Combustible Celluloid
Get the Poster
Own it:
Search for streaming:
NetflixHuluGoogle PlayGooglePlayCan I
With: Kirsten Dunst, Paul Bettany, Jon Favreau, James McAvoy, Eleanor Bron, Sam Neill, Austin Nichols, John McEnroe
Written by: Adam Brooks, Jennifer Flackett, Mark Levin
Directed by: Richard Loncraine
MPAA Rating: PG-13 for language, sexuality and partial nudity
Running Time: 98
Date: 09/13/2004

Wimbledon (2004)

3 Stars (out of 4)


By Jeffrey M. Anderson

It's been a long time since a new movie has successfully used the Rocky formula, the one about the underdog athlete who -- against impossible odds -- goes the distance.

Plus, I can't remember any Rocky knockoffs that featured such an adorable couple as Kirsten Dunst and Paul Bettany.

To be sure, Wimbledon does not offer anything we haven't seen before, but the sure-footedness of the filmmakers and the sheer charm of the stars make it come off. It's harmless, charming fun.

Dunst plays Lizzie Bradbury, a gorgeous, young American tennis champ who is presumably a pinup queen like Anna Kournikova, except that she wins a lot more often. Paul Bettany plays Peter Colt, a veteran player who once ranked 11th in the world and now stands at 119th. He slumps off to the latest Wimbledon tournament, his thirteenth, in the glum knowledge that it will be his last. A job as a tennis pro at a ladies' club awaits him and he only hopes he can go out with a little style.

That's when he mistakenly walks into Lizzie's hotel room; the two hit it off immediately. They flirt and he invites her for dinner. Instead of eating, she asks, "What's your opinion on fooling around before a match?"

Most romantic comedies these days feel the need to pit their lovers against one another as bickering idiots who only find common ground in the final reel. Wimbledon doesn't call for such hysterics; it's comfortable with the fact that, yes, these two are in love.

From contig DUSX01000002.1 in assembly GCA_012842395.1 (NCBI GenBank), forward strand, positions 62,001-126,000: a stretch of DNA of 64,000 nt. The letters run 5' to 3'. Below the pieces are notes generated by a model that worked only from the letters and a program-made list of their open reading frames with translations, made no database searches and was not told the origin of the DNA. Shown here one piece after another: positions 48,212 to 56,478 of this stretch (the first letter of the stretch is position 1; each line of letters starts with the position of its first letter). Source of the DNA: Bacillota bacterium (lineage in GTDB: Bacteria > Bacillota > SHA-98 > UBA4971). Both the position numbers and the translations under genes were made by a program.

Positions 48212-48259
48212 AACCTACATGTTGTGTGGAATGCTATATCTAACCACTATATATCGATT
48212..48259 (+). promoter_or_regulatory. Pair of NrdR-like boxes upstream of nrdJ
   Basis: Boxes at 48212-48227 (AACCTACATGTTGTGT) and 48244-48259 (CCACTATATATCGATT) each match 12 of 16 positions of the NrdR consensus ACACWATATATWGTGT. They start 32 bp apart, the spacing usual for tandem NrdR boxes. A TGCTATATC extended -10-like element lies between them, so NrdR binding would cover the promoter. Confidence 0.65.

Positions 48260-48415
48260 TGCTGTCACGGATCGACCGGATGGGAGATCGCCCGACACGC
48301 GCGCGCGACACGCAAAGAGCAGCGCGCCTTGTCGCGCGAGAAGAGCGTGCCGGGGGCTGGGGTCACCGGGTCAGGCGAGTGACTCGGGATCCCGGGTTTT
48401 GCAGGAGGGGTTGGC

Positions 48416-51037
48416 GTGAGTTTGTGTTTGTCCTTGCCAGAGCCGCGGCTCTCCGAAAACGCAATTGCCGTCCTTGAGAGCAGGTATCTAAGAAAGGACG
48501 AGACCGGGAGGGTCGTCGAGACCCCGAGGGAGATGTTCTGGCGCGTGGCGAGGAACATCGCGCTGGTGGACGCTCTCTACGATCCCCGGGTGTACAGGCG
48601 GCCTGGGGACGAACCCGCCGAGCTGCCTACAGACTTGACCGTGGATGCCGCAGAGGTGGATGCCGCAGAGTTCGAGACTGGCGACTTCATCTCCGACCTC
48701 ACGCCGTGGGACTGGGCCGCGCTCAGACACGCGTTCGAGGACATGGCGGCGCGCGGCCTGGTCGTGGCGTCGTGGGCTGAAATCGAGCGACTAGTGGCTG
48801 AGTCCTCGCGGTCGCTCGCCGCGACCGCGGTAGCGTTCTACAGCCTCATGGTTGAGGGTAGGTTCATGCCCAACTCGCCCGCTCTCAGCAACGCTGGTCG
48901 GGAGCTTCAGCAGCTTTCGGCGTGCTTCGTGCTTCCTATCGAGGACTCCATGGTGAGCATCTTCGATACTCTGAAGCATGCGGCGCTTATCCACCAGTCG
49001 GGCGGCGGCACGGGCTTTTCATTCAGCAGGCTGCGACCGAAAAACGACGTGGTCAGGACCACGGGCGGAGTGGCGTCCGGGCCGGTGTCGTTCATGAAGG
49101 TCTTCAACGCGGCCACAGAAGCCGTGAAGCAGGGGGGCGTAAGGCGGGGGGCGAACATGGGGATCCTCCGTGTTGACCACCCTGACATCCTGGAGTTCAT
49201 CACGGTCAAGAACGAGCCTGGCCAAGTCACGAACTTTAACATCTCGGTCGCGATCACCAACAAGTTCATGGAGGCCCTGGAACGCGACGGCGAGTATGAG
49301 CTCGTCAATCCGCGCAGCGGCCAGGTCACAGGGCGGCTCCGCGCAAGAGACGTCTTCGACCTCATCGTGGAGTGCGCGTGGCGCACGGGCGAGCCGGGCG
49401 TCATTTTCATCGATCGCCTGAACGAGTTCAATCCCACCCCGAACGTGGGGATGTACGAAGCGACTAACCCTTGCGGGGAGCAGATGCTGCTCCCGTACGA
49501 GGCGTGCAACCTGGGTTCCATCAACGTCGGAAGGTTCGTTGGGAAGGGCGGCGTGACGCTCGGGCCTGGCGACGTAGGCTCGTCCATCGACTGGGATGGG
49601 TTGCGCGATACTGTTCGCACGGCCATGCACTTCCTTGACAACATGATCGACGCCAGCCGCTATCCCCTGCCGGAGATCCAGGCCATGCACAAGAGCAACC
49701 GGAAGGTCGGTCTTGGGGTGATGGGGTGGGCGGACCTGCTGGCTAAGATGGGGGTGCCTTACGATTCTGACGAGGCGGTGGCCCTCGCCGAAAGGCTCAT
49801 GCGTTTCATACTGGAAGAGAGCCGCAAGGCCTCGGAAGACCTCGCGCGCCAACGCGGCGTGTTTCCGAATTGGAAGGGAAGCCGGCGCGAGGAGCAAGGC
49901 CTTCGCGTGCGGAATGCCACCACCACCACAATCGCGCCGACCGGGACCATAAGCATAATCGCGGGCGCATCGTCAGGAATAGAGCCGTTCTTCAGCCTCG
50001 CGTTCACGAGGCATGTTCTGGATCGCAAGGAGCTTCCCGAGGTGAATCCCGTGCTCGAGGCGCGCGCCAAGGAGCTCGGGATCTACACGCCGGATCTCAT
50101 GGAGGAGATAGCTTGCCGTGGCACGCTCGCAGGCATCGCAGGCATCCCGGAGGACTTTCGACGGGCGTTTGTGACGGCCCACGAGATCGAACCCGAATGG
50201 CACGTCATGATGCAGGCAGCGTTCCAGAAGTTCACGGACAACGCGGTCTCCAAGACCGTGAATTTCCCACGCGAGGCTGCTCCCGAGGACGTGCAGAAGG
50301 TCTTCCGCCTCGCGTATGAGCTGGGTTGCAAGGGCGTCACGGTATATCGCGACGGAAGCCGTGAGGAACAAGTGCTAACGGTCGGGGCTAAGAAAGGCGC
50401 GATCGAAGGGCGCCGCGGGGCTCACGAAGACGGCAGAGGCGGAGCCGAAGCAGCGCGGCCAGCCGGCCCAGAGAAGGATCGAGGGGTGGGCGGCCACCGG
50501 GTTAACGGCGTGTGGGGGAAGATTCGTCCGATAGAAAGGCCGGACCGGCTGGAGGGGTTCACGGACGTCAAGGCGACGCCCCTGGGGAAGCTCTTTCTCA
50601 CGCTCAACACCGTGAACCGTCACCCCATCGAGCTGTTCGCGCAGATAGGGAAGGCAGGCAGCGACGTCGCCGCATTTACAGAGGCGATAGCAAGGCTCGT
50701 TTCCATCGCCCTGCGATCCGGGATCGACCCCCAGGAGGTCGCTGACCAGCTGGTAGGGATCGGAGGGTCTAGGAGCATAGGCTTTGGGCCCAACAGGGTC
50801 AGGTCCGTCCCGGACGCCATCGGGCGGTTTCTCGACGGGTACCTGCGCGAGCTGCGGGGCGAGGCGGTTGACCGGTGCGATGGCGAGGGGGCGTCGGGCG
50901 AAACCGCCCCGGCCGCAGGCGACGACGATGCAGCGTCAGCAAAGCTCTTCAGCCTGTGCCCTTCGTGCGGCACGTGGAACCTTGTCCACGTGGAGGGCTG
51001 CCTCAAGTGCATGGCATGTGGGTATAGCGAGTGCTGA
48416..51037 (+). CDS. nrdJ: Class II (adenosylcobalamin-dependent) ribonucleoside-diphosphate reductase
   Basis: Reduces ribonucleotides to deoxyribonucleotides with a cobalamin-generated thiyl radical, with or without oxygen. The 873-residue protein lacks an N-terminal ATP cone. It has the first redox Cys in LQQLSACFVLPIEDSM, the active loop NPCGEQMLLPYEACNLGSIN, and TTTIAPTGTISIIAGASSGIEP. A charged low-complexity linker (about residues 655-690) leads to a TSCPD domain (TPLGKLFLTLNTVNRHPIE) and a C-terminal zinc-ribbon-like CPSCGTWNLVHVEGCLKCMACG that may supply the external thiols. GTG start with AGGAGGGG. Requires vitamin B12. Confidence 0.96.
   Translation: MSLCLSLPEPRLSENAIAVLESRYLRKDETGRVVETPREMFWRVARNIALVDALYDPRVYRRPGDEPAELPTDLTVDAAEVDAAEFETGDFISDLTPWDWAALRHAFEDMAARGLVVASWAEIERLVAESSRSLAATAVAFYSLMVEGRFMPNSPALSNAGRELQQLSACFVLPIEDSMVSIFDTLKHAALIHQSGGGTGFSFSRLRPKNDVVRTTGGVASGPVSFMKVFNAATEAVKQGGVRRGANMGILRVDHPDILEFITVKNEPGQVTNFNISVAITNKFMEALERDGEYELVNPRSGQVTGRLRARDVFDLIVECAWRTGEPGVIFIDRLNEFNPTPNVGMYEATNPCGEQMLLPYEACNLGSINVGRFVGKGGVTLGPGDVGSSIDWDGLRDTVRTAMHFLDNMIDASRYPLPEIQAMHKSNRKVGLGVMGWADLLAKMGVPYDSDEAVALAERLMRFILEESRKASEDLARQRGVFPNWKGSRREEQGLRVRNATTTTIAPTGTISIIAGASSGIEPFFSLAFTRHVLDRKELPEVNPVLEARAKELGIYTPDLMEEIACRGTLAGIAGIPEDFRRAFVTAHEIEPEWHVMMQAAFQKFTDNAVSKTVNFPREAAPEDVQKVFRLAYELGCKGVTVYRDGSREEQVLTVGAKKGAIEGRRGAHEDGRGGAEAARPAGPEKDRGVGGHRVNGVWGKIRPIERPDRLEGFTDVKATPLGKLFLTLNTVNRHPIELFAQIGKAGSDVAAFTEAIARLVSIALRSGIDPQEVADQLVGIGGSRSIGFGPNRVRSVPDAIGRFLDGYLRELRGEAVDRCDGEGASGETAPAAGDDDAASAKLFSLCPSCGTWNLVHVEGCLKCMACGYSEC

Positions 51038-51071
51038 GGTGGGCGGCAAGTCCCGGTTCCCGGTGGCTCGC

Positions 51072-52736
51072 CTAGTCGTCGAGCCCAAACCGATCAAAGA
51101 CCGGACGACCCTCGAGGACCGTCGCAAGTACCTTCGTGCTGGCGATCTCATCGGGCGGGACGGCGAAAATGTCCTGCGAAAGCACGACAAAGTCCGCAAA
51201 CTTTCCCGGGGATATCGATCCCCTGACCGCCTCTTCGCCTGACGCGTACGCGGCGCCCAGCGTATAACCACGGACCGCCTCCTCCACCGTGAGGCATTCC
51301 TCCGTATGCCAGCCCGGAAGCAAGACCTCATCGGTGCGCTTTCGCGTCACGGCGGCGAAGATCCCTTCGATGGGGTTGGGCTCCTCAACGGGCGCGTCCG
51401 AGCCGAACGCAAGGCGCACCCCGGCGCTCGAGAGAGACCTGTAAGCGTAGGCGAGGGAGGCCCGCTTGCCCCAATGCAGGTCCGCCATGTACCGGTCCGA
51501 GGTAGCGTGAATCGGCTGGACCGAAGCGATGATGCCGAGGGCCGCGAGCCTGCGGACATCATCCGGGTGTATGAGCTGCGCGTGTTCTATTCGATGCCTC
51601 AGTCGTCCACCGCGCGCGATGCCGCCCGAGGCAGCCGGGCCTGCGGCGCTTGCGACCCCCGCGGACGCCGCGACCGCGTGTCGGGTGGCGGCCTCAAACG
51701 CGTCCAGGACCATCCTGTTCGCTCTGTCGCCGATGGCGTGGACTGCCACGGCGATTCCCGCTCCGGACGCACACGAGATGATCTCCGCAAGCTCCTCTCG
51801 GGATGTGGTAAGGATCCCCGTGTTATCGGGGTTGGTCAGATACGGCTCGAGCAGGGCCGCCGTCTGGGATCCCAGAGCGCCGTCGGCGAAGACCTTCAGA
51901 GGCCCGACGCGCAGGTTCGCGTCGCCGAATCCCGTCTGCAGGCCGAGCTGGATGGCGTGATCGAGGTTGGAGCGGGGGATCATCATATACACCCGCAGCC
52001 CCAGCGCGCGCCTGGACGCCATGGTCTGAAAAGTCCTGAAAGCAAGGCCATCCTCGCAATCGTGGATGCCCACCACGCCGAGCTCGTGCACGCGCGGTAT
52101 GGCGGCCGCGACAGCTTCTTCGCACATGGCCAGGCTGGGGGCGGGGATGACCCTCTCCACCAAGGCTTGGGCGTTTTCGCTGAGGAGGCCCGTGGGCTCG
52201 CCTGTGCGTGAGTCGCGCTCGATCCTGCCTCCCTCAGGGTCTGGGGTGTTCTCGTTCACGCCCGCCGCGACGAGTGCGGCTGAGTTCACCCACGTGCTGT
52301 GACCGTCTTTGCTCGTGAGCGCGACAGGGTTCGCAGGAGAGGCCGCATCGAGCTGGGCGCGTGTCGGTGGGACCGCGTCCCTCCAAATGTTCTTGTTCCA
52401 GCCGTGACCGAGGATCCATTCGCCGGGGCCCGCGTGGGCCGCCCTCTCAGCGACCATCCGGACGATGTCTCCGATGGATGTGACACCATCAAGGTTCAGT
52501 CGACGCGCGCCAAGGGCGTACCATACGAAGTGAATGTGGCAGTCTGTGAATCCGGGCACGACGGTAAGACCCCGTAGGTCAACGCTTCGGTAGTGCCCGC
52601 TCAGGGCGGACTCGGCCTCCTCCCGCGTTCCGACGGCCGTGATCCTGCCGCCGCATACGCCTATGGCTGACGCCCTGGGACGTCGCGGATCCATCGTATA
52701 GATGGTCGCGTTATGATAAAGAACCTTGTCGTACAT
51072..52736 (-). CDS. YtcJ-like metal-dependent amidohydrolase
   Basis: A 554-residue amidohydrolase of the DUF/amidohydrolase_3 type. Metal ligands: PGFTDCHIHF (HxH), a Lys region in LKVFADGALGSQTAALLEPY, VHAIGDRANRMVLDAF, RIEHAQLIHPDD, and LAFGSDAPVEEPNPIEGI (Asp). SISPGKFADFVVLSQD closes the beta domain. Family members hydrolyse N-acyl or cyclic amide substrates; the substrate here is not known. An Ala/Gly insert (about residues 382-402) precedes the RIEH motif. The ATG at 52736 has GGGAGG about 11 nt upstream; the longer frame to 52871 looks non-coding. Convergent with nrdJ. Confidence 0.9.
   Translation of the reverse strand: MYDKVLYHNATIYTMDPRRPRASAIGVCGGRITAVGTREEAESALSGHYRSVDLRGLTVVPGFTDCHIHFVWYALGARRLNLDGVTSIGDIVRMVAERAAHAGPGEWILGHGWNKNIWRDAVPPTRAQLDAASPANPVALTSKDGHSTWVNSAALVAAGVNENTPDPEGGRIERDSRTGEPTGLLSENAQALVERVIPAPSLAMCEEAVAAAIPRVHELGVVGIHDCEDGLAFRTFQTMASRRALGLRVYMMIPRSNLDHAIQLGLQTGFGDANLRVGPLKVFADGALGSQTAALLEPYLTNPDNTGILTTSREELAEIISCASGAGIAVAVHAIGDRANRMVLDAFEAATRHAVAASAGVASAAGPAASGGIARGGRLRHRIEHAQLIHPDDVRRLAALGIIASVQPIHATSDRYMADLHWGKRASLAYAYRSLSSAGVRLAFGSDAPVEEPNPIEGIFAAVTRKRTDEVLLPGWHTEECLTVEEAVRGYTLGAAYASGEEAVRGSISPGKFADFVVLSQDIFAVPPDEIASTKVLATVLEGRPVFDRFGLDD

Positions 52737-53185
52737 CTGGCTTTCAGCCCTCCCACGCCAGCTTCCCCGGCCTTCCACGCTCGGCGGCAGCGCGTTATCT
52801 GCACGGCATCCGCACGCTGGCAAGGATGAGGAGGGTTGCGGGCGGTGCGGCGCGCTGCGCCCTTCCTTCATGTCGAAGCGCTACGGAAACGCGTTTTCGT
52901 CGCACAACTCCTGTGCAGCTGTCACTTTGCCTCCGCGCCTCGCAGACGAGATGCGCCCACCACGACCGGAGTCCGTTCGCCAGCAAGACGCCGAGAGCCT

Their roadblock is the simple fact that they may or may not distract one another from their game. In fact, Peter plays much better. He even begins winning. Unfortunately Lizzie does not share the same good fortune. As a result, her overbearing dad (Sam Neill) takes an instant dislike to the young man.

The film even has a one-dimensional bad guy (Austin Nichols), an American jerk who wants Lizzie but can't have her and eventually must face Peter in the finals. And Jon Favreau plays a sleazy agent who comes creeping back into Peter's life with corn chip deals. Better still, John McEnroe plays an abrasive announcer who can't wait to see Peter fail.

Most people who have ever seen a movie will be able to guess the rest, but Wimbledon moves with grace and confidence and it easily scoops us up into its clutches. It helps that Bettany has a kind of humble, English charm with his tall frame and pasty features. And Dunst is the greatest charmer of our time. Even with her slightly pudgy face, funny nose and minutely jagged teeth, she carries a realistic and undeniable sex appeal. But her real weapons are her eyes -- which radiate enormous world maturity and sadness -- and her beautiful songlike voice, which can make a simple "thank you" sound like a symphony.

Wimbledon director Richard Loncraine has been absent from the screen since his amazing work on Ian McKellen's flashy Richard III (1995). Here he tries a few whiz-bang pyrotechnics on the tennis court, (Darius Khondji provided the crisp cinematography) but mostly he stays back and keeps the games clear and the romance delightful.

Loncraine goes one step further by making Wimbledon a British treat, liberally using English locations and character actors, so that when Peter reaches the finals, it becomes a victory for the whole country -- one that they truly appreciate. You just can't help be moved by that.

DVD Details: After a lackluster theatrical performance, romantic comedy fans will hopefully rediscover this charming little film on DVD. Universal's new disc comes with a few minor featurettes, but nothing special.

Movies Unlimtied